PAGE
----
New director of Multicultural Student Affairs

By Sarah Carlon

Staff Writer

MC multi cult director COLOR

Noha Elmohands. Source: Office of Diversity, Editor, & Inclusion Newsletter

This past fall, Simmons College welcomed Noha Elmohands as the new Director of Multicultural Student Affairs.

“My role as Director of Multicultural Student Affairs is to provide support to the student population at Simmons on issues of diversity, equity, and inclusion,” Elmohands said. “I also play a lead role in ensuring the success and retention of students from historically and systemically marginalized populations. I continuously work to create a vibrant community where all students feel welcomed, safe to be themselves, and empowered to make change.”

Elmohands, an eight year veteran of diversity, inclusion, and equity work, believes now more than ever that institutions such as Simmons College need to be aware of and informed on issues of diversity and equity.

She continued, “The world and the nation are changing drastically and higher educational institutions along with it. At the end of the day, the student populations are changing and all institutions hold a responsibility to support all students. That support should suit the needs of those specific student populations so that they may thrive.”

Elmohands was drawn to diversity and equity work because of her own experiences with higher education institutions that did not create an environment where all students felt welcome.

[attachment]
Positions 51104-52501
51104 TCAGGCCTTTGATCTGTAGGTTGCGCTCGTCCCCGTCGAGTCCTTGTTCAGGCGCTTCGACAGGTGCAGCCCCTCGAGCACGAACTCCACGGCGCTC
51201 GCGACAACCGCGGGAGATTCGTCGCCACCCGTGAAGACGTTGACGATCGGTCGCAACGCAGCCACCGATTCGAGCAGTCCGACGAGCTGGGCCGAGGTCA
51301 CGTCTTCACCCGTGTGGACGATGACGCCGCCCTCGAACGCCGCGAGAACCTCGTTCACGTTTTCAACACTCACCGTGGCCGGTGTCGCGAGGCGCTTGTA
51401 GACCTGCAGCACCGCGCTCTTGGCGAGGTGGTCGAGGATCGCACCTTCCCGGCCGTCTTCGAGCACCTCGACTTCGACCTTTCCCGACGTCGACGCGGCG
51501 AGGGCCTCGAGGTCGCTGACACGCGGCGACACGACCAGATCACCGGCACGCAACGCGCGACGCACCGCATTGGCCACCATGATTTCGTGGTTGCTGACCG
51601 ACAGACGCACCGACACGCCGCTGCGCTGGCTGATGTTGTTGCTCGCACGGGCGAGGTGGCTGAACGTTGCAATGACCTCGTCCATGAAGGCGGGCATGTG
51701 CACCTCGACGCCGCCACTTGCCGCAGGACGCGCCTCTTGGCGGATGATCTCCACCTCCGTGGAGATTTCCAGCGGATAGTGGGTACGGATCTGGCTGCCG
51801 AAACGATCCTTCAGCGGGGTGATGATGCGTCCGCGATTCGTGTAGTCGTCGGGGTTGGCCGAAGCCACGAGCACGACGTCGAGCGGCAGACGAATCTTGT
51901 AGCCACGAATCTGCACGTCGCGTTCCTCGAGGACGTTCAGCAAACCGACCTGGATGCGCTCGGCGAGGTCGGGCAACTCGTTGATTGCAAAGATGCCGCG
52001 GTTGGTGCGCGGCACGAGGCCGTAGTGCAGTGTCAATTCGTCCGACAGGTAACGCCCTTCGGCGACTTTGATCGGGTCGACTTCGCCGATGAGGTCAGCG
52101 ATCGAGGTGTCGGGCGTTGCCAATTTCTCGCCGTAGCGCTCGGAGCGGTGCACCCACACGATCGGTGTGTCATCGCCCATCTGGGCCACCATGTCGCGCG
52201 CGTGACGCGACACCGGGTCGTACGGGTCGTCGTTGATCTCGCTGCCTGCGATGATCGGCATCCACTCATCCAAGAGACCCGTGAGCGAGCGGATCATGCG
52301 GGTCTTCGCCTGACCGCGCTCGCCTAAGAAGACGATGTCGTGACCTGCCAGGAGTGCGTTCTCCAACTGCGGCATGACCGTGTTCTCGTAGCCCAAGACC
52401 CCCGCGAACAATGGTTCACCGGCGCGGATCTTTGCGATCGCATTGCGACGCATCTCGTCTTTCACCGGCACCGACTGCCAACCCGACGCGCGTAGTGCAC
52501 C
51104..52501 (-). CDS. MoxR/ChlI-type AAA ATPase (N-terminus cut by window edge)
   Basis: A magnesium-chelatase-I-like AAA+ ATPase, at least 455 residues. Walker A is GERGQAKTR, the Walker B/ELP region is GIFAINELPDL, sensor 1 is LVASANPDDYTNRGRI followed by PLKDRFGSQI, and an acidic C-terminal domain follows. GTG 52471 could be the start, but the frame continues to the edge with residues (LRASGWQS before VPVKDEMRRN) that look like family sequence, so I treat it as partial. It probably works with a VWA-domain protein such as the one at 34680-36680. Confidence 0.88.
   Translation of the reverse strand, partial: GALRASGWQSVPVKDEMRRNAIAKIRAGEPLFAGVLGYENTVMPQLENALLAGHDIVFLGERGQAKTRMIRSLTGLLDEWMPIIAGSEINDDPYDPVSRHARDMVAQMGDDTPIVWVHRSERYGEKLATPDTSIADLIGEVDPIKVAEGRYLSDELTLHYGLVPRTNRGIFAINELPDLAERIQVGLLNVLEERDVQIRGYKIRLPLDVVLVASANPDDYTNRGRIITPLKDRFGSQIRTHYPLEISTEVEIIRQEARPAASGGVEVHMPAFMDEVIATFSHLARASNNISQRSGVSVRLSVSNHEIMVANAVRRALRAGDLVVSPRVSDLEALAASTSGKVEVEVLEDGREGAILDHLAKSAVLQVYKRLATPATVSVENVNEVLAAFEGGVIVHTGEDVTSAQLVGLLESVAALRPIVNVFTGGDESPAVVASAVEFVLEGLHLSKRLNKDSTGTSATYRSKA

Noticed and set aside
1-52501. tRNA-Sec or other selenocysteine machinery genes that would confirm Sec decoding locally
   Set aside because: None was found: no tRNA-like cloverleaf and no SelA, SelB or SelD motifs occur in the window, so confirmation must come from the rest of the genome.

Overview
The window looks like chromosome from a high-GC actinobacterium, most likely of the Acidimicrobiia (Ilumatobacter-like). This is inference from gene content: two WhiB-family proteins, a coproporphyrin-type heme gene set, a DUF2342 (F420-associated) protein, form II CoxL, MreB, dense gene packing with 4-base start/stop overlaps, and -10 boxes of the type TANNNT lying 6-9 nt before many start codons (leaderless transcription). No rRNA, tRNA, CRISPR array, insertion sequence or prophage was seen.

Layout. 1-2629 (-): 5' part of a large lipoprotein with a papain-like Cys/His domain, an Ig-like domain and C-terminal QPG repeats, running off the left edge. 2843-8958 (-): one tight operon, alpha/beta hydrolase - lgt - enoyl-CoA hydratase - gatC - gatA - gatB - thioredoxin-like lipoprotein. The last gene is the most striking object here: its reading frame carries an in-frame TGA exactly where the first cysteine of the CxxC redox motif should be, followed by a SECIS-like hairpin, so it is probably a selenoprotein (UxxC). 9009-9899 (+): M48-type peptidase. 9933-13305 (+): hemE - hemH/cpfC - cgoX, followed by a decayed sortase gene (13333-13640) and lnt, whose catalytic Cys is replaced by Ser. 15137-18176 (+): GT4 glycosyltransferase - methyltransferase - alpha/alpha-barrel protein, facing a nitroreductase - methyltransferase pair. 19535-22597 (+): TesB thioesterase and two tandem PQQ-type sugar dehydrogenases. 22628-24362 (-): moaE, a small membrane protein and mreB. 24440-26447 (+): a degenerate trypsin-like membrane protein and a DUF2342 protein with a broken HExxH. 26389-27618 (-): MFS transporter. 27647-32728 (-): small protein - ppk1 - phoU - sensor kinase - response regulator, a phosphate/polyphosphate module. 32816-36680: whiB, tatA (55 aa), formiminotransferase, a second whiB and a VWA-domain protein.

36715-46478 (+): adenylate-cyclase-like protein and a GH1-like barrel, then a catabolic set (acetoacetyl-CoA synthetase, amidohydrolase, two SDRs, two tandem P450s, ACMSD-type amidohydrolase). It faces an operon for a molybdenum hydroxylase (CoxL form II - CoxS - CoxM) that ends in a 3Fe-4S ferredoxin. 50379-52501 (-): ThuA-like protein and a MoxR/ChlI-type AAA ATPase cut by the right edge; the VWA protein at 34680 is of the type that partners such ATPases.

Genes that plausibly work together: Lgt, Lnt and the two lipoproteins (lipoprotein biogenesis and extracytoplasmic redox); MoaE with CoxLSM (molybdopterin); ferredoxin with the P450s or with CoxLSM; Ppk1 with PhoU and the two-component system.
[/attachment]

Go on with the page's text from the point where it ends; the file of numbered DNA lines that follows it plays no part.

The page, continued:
“I actually intended on becoming a veterinarian when I entered higher education,” she explained. “When I began experiencing painfully obvious discrimination at my institution, I subconsciously knew my purpose was to do equity work. I knew that I wanted to [continue] the legacy of changing higher education for the benefit of those who would come after me.”

Elmohands said that her decision to come to Simmons was mainly based on “the active role in which Simmons takes towards diversity, equity, and inclusion.”

“I have been at other institutions where folks talk about changing issues at their campuses in regards to diversity but never take the necessary steps. I did my research and found the work of the Diversity, Equity, and Inclusion Action Council, as well as the work that Lisa Smith-McQueenie had been doing already,” she said. “The second reason I came to Simmons was the warmth of the community I felt throughout my interview process.”

It is more crucial now than ever in a constantly changing society to be aware of the systems of oppression that exist throughout the world and to be informed on how to include diversity and equity into everyday life.

“Diversity, equity, and inclusion work benefits everyone. Our roles in higher education is to support students and to prepare them for the real world. To be frank, the world and this country is full of folks that come various backgrounds,” Elmohands explained. “Bell hooks states, ‘There must exist a paradigm, a practical model for social change that includes an understanding of ways to transform consciousness that are linked to efforts to transform structures.’ Higher education is a tool of preparation for students to solve the real issues of society and every issue of society is linked to system of oppression.”

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